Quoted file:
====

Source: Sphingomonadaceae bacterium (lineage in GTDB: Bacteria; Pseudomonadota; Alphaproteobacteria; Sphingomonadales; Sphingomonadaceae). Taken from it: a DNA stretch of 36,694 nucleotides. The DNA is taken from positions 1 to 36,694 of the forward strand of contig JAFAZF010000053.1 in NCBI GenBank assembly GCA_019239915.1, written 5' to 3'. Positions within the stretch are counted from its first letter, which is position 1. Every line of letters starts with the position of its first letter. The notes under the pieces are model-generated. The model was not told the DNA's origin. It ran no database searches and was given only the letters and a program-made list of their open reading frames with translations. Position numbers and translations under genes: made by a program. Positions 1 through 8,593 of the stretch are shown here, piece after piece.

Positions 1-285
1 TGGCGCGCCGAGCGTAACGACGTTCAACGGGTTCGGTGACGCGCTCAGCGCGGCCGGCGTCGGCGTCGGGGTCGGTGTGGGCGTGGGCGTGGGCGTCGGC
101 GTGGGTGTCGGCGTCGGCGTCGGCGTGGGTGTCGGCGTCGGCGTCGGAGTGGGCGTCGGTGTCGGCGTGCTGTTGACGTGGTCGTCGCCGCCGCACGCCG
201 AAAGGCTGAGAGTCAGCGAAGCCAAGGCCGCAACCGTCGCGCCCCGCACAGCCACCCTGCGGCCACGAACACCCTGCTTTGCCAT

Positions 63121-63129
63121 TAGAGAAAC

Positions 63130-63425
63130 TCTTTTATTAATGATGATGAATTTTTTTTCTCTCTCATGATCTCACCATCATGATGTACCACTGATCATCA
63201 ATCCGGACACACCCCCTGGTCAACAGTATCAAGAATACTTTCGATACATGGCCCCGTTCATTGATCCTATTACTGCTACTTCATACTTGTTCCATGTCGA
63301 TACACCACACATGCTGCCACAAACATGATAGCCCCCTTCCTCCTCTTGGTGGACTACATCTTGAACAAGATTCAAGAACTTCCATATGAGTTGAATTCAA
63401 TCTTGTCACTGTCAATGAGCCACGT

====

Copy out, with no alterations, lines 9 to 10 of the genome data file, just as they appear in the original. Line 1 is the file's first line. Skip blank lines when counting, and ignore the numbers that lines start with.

63130 TCTTTTATTAATGATGATGAATTTTTTTTCTCTCTCATGATCTCACCATCATGATGTACCACTGATCATCA
63201 ATCCGGACACACCCCCTGGTCAACAGTATCAAGAATACTTTCGATACATGGCCCCGTTCATTGATCCTATTACTGCTACTTCATACTTGTTCCATGTCGA